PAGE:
A friend applied for a low time position in a North East Alberta oil town, and was basically told that his hours at icefield were worthless. Well even at my low level of experience I know that a guy with under 500hrs you can't expect too much out of. However flying around the mountains usually at around + 6000 DA in winds up to 35 Mph GS is great experience for a lowtimer if managed properly through a mentoring program.I would put an icefield lowtime pilot up against any other pilots with the same hours. And it's easy to say that dropping off surveyor's in Swamps all day long isn't really that difficult either. Well i can say that i have found it more difficult slinging pigs to the top of a 7000' cliff or dropping a heavy load of pax at 8500' than dropping surveyors and quads in swamps. But then again every job is different and has it's own risks. The only 1 thing that some of the lowertime pilots may lack is operational experience which i have seen many pilots progress into positions in other companies with ease. on the flip side I am sure there are also a lot of Chief pilots that are satisfied with the skills and attitudes of there ex-icefield employees.

 

Good luck to the lowtime guys trying to find work this summer.

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This is for anyone actually considering working for Icefield. As some of the rumours are true some are not and some just outdated..........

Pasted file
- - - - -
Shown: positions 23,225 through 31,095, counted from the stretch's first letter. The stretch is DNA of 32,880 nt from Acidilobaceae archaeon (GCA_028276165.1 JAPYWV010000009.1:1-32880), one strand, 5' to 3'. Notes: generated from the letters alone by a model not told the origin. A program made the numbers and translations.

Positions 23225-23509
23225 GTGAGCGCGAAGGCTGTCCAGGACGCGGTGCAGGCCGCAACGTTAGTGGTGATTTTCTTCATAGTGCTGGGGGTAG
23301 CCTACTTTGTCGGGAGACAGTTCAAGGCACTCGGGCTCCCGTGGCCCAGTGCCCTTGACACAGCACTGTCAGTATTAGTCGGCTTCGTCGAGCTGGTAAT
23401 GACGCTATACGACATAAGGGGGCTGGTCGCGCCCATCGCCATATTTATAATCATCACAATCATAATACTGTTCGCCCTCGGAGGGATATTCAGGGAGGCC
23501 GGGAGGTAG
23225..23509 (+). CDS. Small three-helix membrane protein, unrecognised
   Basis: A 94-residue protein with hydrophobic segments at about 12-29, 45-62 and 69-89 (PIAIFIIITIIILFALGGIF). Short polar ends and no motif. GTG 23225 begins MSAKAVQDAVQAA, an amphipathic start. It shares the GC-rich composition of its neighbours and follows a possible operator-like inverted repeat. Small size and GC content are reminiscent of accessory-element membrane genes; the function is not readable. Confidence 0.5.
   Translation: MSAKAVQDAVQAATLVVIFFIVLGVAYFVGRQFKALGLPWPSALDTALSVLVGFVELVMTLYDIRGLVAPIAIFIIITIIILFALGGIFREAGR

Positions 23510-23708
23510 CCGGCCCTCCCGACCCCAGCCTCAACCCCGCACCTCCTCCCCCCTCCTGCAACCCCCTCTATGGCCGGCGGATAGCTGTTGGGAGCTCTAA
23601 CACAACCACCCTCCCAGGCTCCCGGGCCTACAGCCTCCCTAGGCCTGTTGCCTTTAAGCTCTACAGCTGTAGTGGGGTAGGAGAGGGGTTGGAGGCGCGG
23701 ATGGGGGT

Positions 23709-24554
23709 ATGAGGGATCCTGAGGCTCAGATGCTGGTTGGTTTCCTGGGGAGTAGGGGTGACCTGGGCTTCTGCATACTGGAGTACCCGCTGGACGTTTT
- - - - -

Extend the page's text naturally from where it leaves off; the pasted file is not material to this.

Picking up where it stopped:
I have worked for Icefield for the past 4+ years. I had worked off and on with a couple of companies on the ground for 5 years and did not get lucky. I looked at working for icefield as an investment into my career. However my investment was not as large as others may have been. I still did not want to loose it, so I worked my a$$ off. There are many in the industry who finish there initial CPL then blow thousands of dollars on endorsements and advanced training that they will not use until they get experience. Meanwhile the schools are happy to take their money. However it still comes down to attitude, work ethic and common sense. Unfortunately just because you paid your initial training cost it doesn't entitle you to employment no matter who you work for. Currently there are around half a dozen pilots who have put in 4+ years with Icefield. Some pilots leave after a year or so due to better opportunities or don't agree with their progression rate and some get Fired. However it is no "walk in the Park". And if you don't go in ready to work hard with long days and long hours then you will never make it in this industry no matter where you get your start. The first year is rough, however the pay increases yearly. Although generally the more time you have the easier things get in this industry. Last season I had a couple of great jobs. Got up in the morning machine was ready to go then after landing engineer cleaned and put the machine to bed was long days with average flight hours, but was making over 7K a month. So my advice to any lowtimers seriously interested is do your research then actually go out there and meet the pilots work with them and listen to what they have to say. They will not bull $hit you and will tell you exactly how it is, and how tough it can be. No one there wants to put all the effort into a new employee's training if they arn't going to stick around. And if you have any doubts don't do it. In the 4+ years I have been with Icefield I have seen a lot of lowtime pilots come and go. Many who I am still friends with today. Although some move onto better things and some regret leaving, as many companies in this industry are very similar in thier ways. And as the saying goes "the Grass isn't always greener".